Supreme Court backs Bathurst in climate change ruling, Chief Justice disagrees
The Supreme Court has dismissed an appeal seeking to have the impacts of climate change taken into account in the consenting of the controversial Escarpment mine on the West Coast's Denniston Plateau, though Chief Justice Sian Elias was a dissenting voice.
In a majority decision, Justices John McGrath, William Young and Susan Glazebrook today dismissed an appeal by West Coast ENT and the Royal Forest and Bird Protection Society of New Zealand seeking to have the climate change effects of burning coal taken into account during the resource consent process.
The judges concluded that Parliament intended to include climate change issues only in relation to consents involving direct discharges, rather than capture those entities such as Bathurst Resources and Solid Energy looking to extract coal for export.
"Given the examples we have provided, the most likely explanation for the form of the 2004 Amendment Act is that those responsible for its drafting assumed the climate change arguments could only be advanced in relation to rules and consents involving direct discharges," the judgment said.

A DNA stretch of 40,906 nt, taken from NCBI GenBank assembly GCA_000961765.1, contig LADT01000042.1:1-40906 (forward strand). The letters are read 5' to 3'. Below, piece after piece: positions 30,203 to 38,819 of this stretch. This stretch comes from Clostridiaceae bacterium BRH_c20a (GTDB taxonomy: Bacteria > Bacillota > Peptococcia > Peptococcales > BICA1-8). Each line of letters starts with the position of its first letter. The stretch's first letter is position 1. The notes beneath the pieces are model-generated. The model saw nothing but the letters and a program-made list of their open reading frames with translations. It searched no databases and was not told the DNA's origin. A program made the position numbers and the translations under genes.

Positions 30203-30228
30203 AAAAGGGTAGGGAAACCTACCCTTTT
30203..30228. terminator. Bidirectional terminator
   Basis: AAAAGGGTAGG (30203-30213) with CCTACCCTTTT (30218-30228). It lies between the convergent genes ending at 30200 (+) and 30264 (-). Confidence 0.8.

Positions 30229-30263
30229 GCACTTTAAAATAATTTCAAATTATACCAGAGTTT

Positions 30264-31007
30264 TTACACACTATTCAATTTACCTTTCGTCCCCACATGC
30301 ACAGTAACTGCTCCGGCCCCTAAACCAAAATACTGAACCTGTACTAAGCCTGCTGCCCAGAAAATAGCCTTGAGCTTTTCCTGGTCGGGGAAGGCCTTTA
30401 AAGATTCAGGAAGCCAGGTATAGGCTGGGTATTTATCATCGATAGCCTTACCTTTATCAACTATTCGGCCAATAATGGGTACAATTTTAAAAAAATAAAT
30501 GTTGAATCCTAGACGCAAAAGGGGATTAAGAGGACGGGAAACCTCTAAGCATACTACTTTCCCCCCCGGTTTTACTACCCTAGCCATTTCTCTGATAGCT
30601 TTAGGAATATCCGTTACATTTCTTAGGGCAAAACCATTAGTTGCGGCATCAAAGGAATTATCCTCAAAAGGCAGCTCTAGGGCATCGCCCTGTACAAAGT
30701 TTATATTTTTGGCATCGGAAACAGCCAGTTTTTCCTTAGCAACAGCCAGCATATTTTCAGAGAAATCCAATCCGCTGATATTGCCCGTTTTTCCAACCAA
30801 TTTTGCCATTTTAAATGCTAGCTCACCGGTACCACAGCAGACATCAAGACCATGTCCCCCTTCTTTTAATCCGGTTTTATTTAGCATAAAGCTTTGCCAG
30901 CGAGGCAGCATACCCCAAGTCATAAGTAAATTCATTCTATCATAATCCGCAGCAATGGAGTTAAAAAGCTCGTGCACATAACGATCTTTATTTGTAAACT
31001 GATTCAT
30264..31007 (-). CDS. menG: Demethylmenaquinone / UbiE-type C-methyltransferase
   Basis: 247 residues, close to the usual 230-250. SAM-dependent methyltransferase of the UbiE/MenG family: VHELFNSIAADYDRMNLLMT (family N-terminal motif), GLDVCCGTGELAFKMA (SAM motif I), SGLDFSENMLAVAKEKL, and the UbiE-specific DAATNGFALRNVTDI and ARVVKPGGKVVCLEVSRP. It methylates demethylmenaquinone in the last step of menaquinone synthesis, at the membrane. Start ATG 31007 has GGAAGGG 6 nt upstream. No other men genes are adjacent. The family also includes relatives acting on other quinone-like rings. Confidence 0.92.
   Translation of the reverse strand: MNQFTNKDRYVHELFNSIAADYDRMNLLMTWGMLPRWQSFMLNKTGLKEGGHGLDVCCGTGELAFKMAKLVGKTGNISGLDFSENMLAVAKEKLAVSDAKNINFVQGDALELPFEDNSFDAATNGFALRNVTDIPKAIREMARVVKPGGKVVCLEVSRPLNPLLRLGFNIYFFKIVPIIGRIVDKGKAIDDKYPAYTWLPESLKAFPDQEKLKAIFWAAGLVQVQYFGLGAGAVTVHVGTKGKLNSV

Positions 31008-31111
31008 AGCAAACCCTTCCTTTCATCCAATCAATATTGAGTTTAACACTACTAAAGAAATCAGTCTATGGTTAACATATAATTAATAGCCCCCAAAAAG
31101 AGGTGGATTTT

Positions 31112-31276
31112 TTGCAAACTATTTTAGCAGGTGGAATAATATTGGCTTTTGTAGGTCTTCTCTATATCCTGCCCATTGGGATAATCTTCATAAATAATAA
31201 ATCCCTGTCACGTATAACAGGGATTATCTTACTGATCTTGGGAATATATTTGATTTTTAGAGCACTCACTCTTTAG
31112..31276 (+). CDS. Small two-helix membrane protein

Chief Justice Elias disagreed, saying she would allow an appeal, saying she "would want to hear further from the parties before making the declaration to the opposite effect in the terms proposed by West Coast ENT."
Excluding the end use of coal would undermine the sustainable management principles of the legislation, Chief Justice Elias said.
"That exercise cannot adequately be undertaken if the decision-maker is required to ignore the acknowledged fact that the end use of the coal to be obtained will release greenhouse gases into the atmosphere, probably contributing to global climate change," she said.
Bathurst welcomed the majority decision, saying it is now waiting on final consent from the Environment Court to allow the Escarpment mine development to begin.
The coal miner's shares rose 6.9 percent to 18.7 cents today.